On the Essequibo. (Iwokrama Forest Reserve, Guyana)
The Iwokrama International Centre for Rain Forest Conservation was formed when the government of Guyana, together with the then Commonwealth Development Corporation, set aside a 370,000 hectare (nearly a million acres) area of almost pristine rainforest for preservation. The name comes from the Makushi word for ‘place of refuge’, as they fled to these mountains after an invasion from the north by the Caribs. It is hoped that the project will act as an example of how sustainable use can preserve the present biodiversity while also benefiting local communities.
Tours take you along rivers and into the surrounding rainforest. The reserve is home to South America’s largest fish (the Arapaima), eagle (the Harpy) and cat (the Jaguar). Projects include training for forest rangers and guides, tourism, low-impact logging, and aquarium fish harvesting.
At the south-western end of the reserve is a canopy walkway. The dirt road offers good wildlife spotting opportunities and you should keep you eyes open for red-rumped agoutis, red brocket deer, tyra and even the elusive jaguar! The walkway is a series of five platforms suspended from giant trees at heights of up to 33m, connected by 150m of aluminium walkways. Safety is taken seriously (only 5 people on a platform at one time and only one person at a time on the walkways), although those who suffer vertigo will not enjoy the experience.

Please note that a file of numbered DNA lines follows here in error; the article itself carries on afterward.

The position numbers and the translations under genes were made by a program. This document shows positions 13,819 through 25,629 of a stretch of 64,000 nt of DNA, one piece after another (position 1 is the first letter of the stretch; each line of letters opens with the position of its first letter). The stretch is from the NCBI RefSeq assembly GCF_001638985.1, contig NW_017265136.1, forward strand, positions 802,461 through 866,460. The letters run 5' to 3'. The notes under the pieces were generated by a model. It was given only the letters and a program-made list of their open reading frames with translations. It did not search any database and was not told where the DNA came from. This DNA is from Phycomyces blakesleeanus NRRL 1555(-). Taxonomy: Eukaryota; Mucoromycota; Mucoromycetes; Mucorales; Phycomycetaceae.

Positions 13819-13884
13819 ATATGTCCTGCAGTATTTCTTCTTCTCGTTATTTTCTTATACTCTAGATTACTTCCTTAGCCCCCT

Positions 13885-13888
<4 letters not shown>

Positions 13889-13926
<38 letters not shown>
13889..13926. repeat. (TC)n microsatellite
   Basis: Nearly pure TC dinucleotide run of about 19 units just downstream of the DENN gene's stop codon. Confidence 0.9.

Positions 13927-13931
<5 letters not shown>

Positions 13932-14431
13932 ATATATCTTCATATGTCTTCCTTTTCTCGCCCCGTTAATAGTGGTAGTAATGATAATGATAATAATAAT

On the banks of the Essequibo, the research station consists of a large round, main building, with offices on the ground floor and a lovely open area on the first floor where meals are eaten and with a bar a relaxing area. In the gardens are 8 screened guest cabins with 2-3 beds in each and private bathrooms (cold water only, bottled water provided). There are mosquito nets over the beds, which should be used (mosquitoes and sand flies can be a nuisance).
A fascinating spot, although it does suffer from the erratic funding that goes with government projects.
“In Guyana, our first stop was Iwokrama. The accommodation was really lovely here and we enjoyed our stay, although we didn't see that much in the way of wildlife, mainly because it rained almost constantly. But we did see a jaguar on the way out!” - ML, February 2009
“The staff at the Lodge were very knowledgable and enthusiastic. Our excursion to the Canopy Walkway was spectacular. We were sceptical whether we could climb the steep steps, but taking it slowly and with help, we made it to the top and the views were terrific, well worth the effort.” - PC, March 2008